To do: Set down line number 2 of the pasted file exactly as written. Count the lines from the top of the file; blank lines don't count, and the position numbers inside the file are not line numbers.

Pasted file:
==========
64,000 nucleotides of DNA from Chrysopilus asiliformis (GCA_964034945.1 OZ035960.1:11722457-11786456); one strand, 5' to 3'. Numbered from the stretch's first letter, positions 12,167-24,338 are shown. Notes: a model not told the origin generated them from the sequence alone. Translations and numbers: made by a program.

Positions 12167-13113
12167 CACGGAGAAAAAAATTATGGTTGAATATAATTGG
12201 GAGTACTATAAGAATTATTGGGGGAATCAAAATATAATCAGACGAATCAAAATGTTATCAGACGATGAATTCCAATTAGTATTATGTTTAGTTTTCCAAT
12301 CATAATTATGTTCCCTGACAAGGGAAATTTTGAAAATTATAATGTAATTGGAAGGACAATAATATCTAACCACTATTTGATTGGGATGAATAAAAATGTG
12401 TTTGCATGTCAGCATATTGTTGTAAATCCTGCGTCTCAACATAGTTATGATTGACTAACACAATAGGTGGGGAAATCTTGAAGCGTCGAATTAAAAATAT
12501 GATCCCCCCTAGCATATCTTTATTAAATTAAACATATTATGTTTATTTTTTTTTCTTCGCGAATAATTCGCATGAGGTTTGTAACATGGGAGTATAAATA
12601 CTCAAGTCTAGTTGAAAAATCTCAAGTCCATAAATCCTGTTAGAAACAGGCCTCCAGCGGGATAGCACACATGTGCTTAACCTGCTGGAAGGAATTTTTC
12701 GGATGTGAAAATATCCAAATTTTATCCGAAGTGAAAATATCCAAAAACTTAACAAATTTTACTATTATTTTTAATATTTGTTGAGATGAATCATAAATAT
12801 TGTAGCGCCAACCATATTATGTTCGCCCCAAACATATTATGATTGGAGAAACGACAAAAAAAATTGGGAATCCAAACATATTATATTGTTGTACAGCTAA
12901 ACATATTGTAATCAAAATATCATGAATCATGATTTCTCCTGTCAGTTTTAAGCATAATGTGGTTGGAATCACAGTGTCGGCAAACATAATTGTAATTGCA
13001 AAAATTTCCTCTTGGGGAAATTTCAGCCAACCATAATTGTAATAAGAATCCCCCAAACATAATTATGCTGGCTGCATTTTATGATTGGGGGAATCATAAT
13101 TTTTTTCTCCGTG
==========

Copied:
Positions 12167-13113